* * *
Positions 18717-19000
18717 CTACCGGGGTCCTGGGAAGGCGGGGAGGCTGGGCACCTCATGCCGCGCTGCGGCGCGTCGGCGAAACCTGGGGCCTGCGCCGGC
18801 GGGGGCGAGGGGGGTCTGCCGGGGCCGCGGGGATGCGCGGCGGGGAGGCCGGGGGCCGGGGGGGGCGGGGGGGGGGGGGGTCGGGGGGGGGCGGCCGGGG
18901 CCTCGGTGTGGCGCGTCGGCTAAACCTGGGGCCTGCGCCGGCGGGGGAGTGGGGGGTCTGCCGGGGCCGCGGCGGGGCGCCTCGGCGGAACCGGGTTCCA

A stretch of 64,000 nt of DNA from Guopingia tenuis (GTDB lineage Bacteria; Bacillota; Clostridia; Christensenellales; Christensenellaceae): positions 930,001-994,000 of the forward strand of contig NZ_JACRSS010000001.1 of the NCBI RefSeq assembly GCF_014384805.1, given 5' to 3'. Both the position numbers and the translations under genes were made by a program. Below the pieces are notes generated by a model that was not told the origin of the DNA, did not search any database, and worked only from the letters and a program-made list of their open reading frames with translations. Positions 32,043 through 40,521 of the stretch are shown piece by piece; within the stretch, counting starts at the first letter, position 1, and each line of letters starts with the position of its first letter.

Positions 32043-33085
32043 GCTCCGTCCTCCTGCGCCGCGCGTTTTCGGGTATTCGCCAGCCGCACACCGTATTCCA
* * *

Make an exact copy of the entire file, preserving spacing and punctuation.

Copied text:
Positions 18717-19000
18717 CTACCGGGGTCCTGGGAAGGCGGGGAGGCTGGGCACCTCATGCCGCGCTGCGGCGCGTCGGCGAAACCTGGGGCCTGCGCCGGC
18801 GGGGGCGAGGGGGGTCTGCCGGGGCCGCGGGGATGCGCGGCGGGGAGGCCGGGGGCCGGGGGGGGCGGGGGGGGGGGGGGTCGGGGGGGGGCGGCCGGGG
18901 CCTCGGTGTGGCGCGTCGGCTAAACCTGGGGCCTGCGCCGGCGGGGGAGTGGGGGGTCTGCCGGGGCCGCGGCGGGGCGCCTCGGCGGAACCGGGTTCCA

A stretch of 64,000 nt of DNA from Guopingia tenuis (GTDB lineage Bacteria; Bacillota; Clostridia; Christensenellales; Christensenellaceae): positions 930,001-994,000 of the forward strand of contig NZ_JACRSS010000001.1 of the NCBI RefSeq assembly GCF_014384805.1, given 5' to 3'. Both the position numbers and the translations under genes were made by a program. Below the pieces are notes generated by a model that was not told the origin of the DNA, did not search any database, and worked only from the letters and a program-made list of their open reading frames with translations. Positions 32,043 through 40,521 of the stretch are shown piece by piece; within the stretch, counting starts at the first letter, position 1, and each line of letters starts with the position of its first letter.

Positions 32043-33085
32043 GCTCCGTCCTCCTGCGCCGCGCGTTTTCGGGTATTCGCCAGCCGCACACCGTATTCCA